The tale of my adventures in the Marines
|Word count 1950
Hi there. I am Corporal Thomas Manning. I and my brother, Brett, both enlisted in the USMC on the same day. When we arrived at MCRD in San Diego, California from the same airplane and the same bus, our fate was sealed. The newbie Drill Instructor, Howard Thompson, took great delight in making both me and my brother, Brett, suffer the same indignation.
Since my story is more about Brett than me, let me describe him for you. He is six feet, two inches in height. He has dark brown, almost black hair, or in his current case, bald with black stubble. He has brown eyes that make you think he is smarter than he looks. This is misleading, he really isn't that smart. In fact I felt he should get Dummy of the Year award, especially for dragging us both down here to be treated like we were less than pond scum.
Our real misadventures started to really take on life when the First Marine Recruit Training Battalion, Second Division, Able Company picked up both of us to fill in their seventy men recruit training company. We both think, "Wow. The first night we actually can get a decent night’s sleep." We actually did sleep, until the five o'clock wake up call. Now, I understand the Army plays reveille for their early morning wake up. The Marines play kick the trash can. They kick it hard so it's very loud, and they keep kicking it until every recruit jumps out of bed and stands at attention.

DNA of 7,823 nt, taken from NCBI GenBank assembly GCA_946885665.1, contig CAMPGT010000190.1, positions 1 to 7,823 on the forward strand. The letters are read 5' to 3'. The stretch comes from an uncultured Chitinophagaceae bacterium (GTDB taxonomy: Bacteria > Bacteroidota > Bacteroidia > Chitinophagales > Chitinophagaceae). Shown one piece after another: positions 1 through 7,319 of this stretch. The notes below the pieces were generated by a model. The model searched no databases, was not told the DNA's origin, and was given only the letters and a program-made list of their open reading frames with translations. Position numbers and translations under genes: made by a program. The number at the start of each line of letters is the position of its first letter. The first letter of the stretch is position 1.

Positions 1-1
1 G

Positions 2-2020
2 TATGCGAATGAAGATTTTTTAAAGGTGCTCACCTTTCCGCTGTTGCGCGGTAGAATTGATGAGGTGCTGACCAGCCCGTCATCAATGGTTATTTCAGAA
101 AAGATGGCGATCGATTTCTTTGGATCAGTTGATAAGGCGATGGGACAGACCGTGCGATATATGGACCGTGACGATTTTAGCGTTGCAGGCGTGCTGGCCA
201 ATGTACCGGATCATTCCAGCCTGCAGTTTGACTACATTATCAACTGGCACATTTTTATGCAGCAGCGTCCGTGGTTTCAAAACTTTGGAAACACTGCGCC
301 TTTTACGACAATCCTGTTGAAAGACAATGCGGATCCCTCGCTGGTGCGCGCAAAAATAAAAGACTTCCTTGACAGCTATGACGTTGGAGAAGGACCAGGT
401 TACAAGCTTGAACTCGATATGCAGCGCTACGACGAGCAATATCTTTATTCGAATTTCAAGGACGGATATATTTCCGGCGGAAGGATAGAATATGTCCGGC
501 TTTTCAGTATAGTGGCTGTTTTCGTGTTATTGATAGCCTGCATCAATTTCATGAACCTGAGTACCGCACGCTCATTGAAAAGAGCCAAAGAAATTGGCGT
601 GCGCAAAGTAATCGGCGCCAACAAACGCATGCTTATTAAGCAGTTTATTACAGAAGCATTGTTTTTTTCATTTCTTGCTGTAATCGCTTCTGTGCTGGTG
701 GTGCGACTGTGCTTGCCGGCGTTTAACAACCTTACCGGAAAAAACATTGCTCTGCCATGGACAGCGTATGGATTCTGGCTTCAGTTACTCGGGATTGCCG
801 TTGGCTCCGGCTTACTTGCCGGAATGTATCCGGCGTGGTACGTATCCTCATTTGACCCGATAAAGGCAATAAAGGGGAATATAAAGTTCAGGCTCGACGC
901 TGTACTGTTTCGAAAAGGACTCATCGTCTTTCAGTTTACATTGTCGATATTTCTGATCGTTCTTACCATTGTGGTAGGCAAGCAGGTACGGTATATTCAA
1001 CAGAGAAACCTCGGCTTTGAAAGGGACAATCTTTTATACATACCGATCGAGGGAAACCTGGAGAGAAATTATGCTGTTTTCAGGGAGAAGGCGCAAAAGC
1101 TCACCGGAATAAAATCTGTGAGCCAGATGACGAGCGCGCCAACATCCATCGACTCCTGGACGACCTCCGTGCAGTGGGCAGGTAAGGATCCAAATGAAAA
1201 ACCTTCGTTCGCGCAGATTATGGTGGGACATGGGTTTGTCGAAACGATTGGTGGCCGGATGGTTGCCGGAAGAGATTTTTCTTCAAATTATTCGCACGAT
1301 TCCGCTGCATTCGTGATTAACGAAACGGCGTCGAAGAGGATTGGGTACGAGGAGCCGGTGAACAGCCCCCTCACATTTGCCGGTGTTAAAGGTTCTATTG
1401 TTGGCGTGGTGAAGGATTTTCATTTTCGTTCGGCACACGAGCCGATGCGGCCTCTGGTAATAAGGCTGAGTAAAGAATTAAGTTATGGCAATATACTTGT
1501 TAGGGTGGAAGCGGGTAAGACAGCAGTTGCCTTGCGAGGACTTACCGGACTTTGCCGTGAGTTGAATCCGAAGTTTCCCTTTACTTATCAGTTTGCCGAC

The fun begins with "early morning jerks" as Drill Instructor Williams always said. He took a liking to Brett the very first day. The DI, as we like to call them, came up to Brett standing in his underwear and shivering. The DI yelled out, "Manning! Bends and thrusts forever! Ready! Exercise!" That meant both of us since he didn't specify which Manning. It turns out we were not the only Manning in that platoon.
The exercise of bends and thrusts is what coaches call an eight count push up. You start at a standing position. Then squat down like you are going to do a duck walk. Then you thrust out your legs and get into a push-up position. You do one correct push-up. Then get back into a squat and stand up. That counts as one. Now you get to do it again, forever. We all did twenty of them, the DI yelled at us to stop and stand at attention.
The good news was Brett wasn't shivering anymore. The bad news was he had worked up a terrible odor, and I was hoping they would release us to go shower and shave. It wasn't until the DI got a whiff of Brett that we got released to go clean up, and clean up our barracks. I didn't find out until later that DI Williams had given him a special soap to use so his perspiration would never embarrass him again. It seemed every time we turned around either DI Williams or DI Jones was giving us extra PT. PT means physical training. The marines believe if you are bad, they are going to make you strong and bad.
The interesting thing was we no longer feared the Drill Instructors. The punishment got to be so easy, it started to be funny. None of the rest of the guys could keep up with us now. It got to the point that they were spending more time exercising and we got to watch instead. When we did group punishment it no longer killed us. Instead we just went along with them because we could actually rest while the rest of the platoon groaned in agony.
Boot Camp, as the DI called it, was getting to be more and more interesting. Now that everyone could knock out twenty-five push-ups or bends and thrusts, Brett and I could run three miles under fifteen minutes. This put us in a different running bracket all together. Brett loved to run. He once told me it was the only time he had to himself without some DI yelling at him.